Saturday, 6 April 2013



Golden wattle scents the air, it's blossoms froth amongst the boughs,
the waterhole reflects the sky, the silver gums and passing clouds.
A large lace monitor wanders past; by our presence he is not fazed
and all seems right here with the world on this  the loveliest of days.

Above we hear 'keeyew, keeyew' and spot a kestrel flying high,
soaring on wings so gracefully , suspended 'gainst the azure sky
and Crows are flying on the wing...with raucous cry, discordant note.
Until they land upon a long dead stinking carcass full of bloat.

A breeze has caused the shivery grass to shake and tremble, bow and feint,
and stirred a little willy willy, twisting dust filled to the gate
where it collapses, disappears and casts the dust and leaves aside.
No longer wants to play it seems. I wonder where it's gone to hide.

Along the rutted, dusty track, with all its lethal turns and twists
are Cypress Pines.  The track itself festooned with rocks as big as fists.
Across the causeway near the dam a small trickle of water slides.
Must go and check that out some time, before the whole dam wall subsides.

And as we drive into the camp we see beside the donga there
two juvenile emus head out, quite unconcerned, showing no care.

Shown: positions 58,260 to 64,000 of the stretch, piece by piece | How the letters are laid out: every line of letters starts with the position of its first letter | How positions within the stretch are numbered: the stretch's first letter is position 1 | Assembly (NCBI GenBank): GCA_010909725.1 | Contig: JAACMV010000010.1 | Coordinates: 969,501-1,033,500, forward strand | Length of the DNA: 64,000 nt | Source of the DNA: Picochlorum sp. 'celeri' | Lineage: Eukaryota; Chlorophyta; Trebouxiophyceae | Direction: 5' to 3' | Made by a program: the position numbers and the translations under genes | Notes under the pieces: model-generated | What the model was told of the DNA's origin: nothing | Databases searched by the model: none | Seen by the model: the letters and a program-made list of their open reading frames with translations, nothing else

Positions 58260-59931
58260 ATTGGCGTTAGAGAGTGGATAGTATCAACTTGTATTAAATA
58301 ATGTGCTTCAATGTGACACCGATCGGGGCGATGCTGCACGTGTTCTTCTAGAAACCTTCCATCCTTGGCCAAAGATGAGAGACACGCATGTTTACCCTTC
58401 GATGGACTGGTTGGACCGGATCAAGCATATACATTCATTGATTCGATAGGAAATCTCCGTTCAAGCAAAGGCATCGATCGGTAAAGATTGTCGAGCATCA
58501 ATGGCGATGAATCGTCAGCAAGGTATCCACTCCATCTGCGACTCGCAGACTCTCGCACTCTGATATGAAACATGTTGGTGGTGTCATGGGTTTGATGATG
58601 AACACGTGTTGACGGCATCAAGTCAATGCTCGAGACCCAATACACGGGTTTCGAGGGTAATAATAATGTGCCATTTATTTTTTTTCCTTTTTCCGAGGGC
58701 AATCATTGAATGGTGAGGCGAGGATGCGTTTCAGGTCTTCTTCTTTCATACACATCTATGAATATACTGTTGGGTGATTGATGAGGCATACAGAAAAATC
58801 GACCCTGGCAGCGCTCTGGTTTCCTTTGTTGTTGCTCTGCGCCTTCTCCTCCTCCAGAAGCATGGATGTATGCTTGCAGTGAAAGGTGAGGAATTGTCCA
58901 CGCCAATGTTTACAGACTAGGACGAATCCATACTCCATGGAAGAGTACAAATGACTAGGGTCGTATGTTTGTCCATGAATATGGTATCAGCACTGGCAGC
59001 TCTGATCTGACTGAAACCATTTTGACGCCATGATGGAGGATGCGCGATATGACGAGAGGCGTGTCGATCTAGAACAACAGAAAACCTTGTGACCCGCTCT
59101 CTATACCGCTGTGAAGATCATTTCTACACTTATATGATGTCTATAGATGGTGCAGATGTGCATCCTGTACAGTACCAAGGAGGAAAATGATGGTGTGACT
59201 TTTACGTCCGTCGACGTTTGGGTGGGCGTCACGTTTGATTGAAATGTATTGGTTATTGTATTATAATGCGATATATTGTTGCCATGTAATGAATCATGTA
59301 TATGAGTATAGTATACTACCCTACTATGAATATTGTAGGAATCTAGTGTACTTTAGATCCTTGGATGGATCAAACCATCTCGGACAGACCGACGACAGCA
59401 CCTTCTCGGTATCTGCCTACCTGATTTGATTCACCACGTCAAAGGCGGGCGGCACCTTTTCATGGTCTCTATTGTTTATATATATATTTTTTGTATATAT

Still baby plumage they display, two soft and fluffy feather balls.
Hurrying on stage like ballerinas running late for curtain call.

With tutus in soft autumn hues of cream and brown and softest gray
urgently both run down the track -  ' Go straight ahead the stage's this way.
No use now darting to the wings we have the audience enthralled
So pirouette and entrechat' - Two emu's await natures call.

Too soon they exit to stage left...the track is empty once again
and we continue on our way looking for words that would explain
how beautiful we found the sight of our emus and their display.
Our spirits were uplifted by Nature and the Emu Ballet.

We paused a moment just to take in all the beauty close at hand
the lengthening shadows cross the scrub, roosting Corella's noisy band.
And then down by the dam we saw our two emus both with heads down
Responding to applause no doubt...they bowed, then gracefully sank to ground.

A fluff of feathers, flutter the Dying Swan they sunk
to rest beside the reed filled dam whose muddy  waters they'd just drunk.
No doubt quite thirsty from exertion and their run along the track
we left them peacefully together...we'll see them both next time we're back.

Maureen Clifford ©

TAKE A BOW - Photo by  +Gabrielle Bryden  ABC Pool

Heading on stage to perform.

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